[Python-Dev] Python for windows.

Mark Hammond mhammond at skippinet.com.au
Wed Nov 26 23:51:58 CET 2008

> > But these are written with applications in mind - Python isn't an
> > application - its used to *write* applications.  I don't see a good
> reason
> > to support these guidelines.  I do see a reason to help support
> people
> > ensure their Python implemented applications can meet the guidelines,
> but
> > I'd never advise such people to install the python.org installer and
> have
> > their application use Python from that directory.
> I disagree. While it might not be really necessary for HP to have
> Python
> comply to a formal test suite, I'm sure other users do need to pass
> these test suites for whatever reason, and they are unhappy if they
> don't pass out of the box.

IIUC, the test suite is about having the Python installer certified as "OEM
Ready", which means a few special things - including, IIUC, the "right" to
be installed in a new PC.  My broader point is that I would advise against
any application vendor reusing the standard Python installer for their
application, as it exposes the ability for the user to remove it, thereby
breaking the application.  I would recommend that the application vendor
take full control of the Python they rely on and install a "private" copy
(either in their own directory or in a directory named other than "Python

In other words, I'm all for helping application vendors in every way to have
their installers meet such guidelines, but I see having the Python installer
itself meet such guidelines as effectively pointless as no one would
actually need it.

Obviously I'm wrong here though - HP obviously *is* wanting to install it as
is, and doesn't mind that the user could accidently break their scripts.
I'm very surprised by that, but I have to accept it :)  On the other hand,
I'd really like to ensure they understand the risks and for me to understand
why those risks are acceptable...

> > Ditto for python.exe etc - its impossible to add a reasonable
> manifest, as
> > the manifest requirements would depend entirely on what the python
> program
> > itself does.  There is no way python.exe can know what it will be
> asked to
> > do.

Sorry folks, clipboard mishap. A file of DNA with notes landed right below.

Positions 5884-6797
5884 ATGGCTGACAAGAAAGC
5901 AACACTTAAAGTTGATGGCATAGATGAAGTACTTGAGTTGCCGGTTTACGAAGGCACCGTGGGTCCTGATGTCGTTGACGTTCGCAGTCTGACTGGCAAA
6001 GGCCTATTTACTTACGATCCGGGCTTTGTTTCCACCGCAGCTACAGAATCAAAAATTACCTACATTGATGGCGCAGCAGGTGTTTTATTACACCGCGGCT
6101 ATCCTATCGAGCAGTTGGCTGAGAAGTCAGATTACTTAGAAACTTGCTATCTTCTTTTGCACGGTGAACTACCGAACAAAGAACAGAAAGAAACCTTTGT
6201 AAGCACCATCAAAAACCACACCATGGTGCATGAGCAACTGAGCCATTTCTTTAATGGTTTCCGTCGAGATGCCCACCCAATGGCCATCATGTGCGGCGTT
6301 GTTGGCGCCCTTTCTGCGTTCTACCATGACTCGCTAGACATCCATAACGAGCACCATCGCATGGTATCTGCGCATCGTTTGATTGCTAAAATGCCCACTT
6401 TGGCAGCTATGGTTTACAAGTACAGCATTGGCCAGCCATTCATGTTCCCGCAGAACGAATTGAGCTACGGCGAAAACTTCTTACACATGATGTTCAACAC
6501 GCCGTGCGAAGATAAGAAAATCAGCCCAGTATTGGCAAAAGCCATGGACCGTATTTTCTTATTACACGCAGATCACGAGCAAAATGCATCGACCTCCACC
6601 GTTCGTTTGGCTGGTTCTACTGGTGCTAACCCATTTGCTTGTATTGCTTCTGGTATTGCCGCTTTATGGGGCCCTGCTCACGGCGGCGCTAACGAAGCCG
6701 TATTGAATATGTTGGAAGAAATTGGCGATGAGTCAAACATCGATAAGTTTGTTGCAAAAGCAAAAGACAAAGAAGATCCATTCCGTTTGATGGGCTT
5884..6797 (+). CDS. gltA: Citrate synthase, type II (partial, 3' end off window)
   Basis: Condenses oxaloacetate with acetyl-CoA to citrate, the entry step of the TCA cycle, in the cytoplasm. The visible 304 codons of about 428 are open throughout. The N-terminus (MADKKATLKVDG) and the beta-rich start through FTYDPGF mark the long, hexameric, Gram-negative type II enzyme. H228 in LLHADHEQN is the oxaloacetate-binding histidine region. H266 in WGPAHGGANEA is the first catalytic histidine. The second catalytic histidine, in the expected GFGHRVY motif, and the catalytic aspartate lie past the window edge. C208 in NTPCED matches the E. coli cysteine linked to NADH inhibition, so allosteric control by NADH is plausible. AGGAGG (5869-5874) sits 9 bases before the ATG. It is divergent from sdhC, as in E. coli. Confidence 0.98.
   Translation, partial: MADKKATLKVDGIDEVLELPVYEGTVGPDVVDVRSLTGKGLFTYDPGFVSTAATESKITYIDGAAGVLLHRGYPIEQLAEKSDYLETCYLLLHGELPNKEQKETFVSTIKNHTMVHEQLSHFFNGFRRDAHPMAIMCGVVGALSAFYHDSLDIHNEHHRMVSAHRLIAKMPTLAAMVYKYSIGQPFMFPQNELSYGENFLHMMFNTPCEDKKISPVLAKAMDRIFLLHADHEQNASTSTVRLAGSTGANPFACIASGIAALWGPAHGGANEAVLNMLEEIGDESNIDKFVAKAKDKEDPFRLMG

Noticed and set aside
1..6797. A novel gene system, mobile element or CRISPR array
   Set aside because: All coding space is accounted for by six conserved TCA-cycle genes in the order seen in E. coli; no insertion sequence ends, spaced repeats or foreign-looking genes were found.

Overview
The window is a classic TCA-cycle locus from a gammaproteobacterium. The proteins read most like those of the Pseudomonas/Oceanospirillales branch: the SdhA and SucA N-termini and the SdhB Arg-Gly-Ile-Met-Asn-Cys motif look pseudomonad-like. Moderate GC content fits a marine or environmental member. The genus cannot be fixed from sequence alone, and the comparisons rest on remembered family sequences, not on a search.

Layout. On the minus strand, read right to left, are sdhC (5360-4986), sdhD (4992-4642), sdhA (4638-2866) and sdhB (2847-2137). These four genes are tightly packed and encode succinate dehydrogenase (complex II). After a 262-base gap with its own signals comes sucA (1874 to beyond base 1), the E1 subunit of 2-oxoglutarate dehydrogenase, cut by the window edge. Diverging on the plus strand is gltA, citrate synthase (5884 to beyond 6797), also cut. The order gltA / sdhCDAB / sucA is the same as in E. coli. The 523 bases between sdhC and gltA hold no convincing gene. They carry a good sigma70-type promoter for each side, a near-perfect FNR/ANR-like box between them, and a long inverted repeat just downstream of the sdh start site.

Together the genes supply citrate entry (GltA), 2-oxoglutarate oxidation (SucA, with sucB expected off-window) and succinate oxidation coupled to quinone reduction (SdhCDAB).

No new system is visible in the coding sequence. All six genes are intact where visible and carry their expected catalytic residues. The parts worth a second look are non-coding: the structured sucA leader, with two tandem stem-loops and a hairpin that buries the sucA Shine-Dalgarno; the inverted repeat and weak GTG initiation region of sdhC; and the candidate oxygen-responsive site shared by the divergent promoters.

> FWIW, python.exe *does* have a manifest. The manifest is primarily
> about static linking. I don't know what other uses a manifest may have,

The issue is regarding the Vista "user access control" flags, but yes, I see
that python.exe does include a UAC entry in its manifest.  As I mentioned,
it will obviously not be approriate for all Python apps, but it is there and
that is what matters for this discussion.

> Can you please elaborate? What specific elements of the manifest are
> you thinking of that are not universally correct for python.exe?

A specific Python script may need a different UAC flag to work correctly in
all cases - specifically one that requires elevation.  If the manifest was
appropriate for that script Windows would automatically elevate, but as
things stand, the user would need to manually elevate before executing that

> Perhaps. I wouldn't go so far, though. It's surely puzzling if a system
> comes with a pre-installed Python, but if that Python actually works,
> I don't think that does much damage.

Agreed.  I'm just surprised app authors are willing to take the risk this
implies.  I still occasionally get email from people (presumably via my
email addy which used to be in Pythonwin) saying "I've got this Python thing
installed on my PC - is it a virus?  Can I remove it?".  I tend to say "it’s
a programming language - if you don't know you need it, you probably don't,
so sure, uninstall it". 

> Of course, anybody embedding
> Python
> *should* integrate it into his own application and installation
> procedure. If we really want this guideline to be followed, we should
> document explicitly how one does that (and no, pointing people to
> py2exe is not sufficient).

Actually, I don't think its that hard.  Just plonk what you need (or
*everything* except what you know you don't need, eg docs) in the same
directory structure, test, rinse and repeat.  Ideally you would also tweak
the resource in pythonxx.dll which tells it the registry key to use too.  If
you had special UAC requirements you might even make a copy of python.exe
which is identical except for the manifest, but now we are starting to get
into app specific requirements...



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